I want to travel with you — just you. I want to explore a new place alongside the woman who raised me, who changed my diapers, who put up with my teenaged angst, and my rebellious college years. I want to see my favorite cities with the lady who taught me essential life lessons, like look both ways before crossing the street, and how to use a glue gun, that it’s not worth sleeping with every guy you meet, and that the most important thing in the world is to help others.
I want you to stop dropping me off at the airport for some trip I’m about to take, and start becoming my seatmate.
When Amma heard that I wasn’t married, she began calling me daughter, which she pronounced doughter. And she insisted that I call her Amma, meaning “Mommy.” She also took it upon herself to make sure I was well fed, shoving food into my mouth whenever I opened it. If I opened my mouth to speak, which happens a lot, Amma would shove half a banana in my mouth.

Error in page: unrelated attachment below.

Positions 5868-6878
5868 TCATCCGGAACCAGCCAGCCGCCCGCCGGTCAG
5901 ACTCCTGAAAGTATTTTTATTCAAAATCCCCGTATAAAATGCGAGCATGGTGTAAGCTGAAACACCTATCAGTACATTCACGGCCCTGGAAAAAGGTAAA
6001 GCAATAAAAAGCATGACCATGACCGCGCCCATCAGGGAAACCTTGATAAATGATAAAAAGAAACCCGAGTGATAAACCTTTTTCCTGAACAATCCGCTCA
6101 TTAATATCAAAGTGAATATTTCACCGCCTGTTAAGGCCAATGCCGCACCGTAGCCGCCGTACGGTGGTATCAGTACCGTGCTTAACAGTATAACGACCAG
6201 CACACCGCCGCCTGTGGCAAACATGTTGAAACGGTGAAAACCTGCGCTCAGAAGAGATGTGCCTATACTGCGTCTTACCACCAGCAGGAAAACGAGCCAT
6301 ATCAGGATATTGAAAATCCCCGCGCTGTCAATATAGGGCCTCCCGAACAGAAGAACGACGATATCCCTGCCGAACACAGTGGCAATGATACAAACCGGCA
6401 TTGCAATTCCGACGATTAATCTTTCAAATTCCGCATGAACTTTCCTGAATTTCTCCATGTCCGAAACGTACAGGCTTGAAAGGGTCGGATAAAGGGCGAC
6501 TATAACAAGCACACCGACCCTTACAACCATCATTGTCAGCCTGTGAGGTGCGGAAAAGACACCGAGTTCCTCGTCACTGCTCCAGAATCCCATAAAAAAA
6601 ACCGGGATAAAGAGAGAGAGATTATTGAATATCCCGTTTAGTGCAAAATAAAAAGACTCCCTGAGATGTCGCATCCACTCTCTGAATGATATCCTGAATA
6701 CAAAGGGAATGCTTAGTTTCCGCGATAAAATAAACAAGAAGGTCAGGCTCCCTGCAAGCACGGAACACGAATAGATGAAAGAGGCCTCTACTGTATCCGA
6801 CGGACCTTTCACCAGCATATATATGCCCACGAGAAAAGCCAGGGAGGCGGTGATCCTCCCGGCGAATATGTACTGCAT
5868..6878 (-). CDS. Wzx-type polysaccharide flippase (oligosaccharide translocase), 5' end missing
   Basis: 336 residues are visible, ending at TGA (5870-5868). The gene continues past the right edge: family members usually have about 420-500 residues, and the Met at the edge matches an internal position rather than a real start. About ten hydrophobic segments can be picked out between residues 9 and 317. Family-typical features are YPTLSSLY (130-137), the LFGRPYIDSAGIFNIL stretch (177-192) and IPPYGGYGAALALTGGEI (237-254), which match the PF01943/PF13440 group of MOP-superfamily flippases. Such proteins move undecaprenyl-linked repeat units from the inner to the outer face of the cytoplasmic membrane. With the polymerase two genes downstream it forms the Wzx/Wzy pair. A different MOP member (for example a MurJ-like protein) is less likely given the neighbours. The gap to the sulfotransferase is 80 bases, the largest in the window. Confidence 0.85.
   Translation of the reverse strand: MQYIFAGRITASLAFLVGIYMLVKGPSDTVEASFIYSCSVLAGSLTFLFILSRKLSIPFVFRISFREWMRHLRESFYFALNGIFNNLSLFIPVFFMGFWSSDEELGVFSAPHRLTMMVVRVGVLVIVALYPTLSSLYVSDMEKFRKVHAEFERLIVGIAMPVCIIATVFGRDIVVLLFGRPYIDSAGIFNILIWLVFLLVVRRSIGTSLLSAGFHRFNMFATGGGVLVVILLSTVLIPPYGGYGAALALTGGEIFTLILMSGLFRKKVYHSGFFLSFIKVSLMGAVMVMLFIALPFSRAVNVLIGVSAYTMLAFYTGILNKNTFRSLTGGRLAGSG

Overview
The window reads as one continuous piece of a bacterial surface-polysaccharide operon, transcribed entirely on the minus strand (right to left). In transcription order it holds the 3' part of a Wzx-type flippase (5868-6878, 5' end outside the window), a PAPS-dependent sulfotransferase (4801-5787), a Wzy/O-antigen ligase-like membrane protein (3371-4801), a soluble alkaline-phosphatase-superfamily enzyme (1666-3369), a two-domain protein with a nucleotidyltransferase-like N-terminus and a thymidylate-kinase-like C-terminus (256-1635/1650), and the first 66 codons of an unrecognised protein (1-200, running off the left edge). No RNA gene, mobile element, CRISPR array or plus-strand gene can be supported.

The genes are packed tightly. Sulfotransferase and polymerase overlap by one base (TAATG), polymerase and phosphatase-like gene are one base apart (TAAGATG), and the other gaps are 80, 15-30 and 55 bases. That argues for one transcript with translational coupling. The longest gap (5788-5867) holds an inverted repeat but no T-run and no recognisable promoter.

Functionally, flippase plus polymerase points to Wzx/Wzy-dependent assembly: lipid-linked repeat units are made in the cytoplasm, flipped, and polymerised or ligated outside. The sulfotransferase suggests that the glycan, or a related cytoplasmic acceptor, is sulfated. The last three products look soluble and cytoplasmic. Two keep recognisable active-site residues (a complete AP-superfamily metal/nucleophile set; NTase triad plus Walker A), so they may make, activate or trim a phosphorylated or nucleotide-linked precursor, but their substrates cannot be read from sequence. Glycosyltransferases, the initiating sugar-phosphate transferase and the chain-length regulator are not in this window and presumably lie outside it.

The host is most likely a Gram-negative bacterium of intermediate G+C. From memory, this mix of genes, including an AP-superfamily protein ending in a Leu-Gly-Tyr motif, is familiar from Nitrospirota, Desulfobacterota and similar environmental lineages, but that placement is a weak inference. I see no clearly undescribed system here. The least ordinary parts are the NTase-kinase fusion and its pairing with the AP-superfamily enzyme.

"As the mother of a friend remarked,
When my daughter married out of caste, it was a difficult transition for me. But, seeing how happy she is, I learned to view my son-in-law as an individual as opposed to that guy who wasn’t from my community. This has helped me in breaking a lot of mental barriers when it came to people in general.
This is a far cry from that time some years ago when getting approval from parents and family members for love marriages was difficult. Unless one was lucky, discussions, ultimatums, fights, banishment from the family were all a part of the saga, and I personally know couples that ran away from home to get married.
Not so much any more.”
—excerpted from How ‘love marriages’ break social barriers in India